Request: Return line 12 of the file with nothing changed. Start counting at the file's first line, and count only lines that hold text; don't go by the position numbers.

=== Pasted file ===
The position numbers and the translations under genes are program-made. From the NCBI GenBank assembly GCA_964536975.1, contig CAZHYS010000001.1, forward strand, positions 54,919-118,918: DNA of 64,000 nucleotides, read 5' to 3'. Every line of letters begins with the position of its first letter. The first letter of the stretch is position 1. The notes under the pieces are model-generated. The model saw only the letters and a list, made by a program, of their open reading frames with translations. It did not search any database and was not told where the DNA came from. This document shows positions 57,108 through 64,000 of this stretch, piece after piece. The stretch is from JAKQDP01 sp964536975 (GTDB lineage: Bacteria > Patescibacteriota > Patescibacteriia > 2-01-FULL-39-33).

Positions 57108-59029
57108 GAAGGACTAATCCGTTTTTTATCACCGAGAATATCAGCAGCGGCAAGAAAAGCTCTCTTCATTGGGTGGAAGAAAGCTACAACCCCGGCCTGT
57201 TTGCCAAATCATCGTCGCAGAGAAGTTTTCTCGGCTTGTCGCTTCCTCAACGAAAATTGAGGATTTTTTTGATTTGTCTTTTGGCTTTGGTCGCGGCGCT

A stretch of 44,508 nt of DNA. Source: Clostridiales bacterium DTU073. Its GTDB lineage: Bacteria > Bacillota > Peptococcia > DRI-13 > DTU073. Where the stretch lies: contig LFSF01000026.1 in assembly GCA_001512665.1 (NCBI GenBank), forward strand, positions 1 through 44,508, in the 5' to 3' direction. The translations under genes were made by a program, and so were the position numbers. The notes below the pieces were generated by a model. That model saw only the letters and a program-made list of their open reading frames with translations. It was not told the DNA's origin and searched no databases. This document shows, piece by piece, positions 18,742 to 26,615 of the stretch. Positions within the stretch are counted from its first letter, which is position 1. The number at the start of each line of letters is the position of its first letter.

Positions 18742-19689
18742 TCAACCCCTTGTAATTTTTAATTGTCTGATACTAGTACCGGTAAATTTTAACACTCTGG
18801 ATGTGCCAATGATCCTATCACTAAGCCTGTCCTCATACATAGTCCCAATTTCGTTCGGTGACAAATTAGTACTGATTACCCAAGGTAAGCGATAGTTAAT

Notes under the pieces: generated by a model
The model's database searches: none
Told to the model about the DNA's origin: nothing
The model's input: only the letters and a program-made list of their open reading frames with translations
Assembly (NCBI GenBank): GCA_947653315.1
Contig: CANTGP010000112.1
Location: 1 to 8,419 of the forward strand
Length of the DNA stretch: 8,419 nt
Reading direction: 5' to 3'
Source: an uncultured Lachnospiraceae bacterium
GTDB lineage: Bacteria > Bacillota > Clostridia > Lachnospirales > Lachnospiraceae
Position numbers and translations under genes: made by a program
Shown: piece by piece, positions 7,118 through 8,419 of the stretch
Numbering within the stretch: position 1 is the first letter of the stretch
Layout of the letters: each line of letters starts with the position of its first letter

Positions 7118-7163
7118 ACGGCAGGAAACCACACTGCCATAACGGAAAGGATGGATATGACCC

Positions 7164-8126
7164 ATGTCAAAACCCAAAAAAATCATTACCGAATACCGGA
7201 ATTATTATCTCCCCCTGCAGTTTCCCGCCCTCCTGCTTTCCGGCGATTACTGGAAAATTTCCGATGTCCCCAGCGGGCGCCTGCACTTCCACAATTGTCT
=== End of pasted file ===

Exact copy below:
The model's input: only the letters and a program-made list of their open reading frames with translations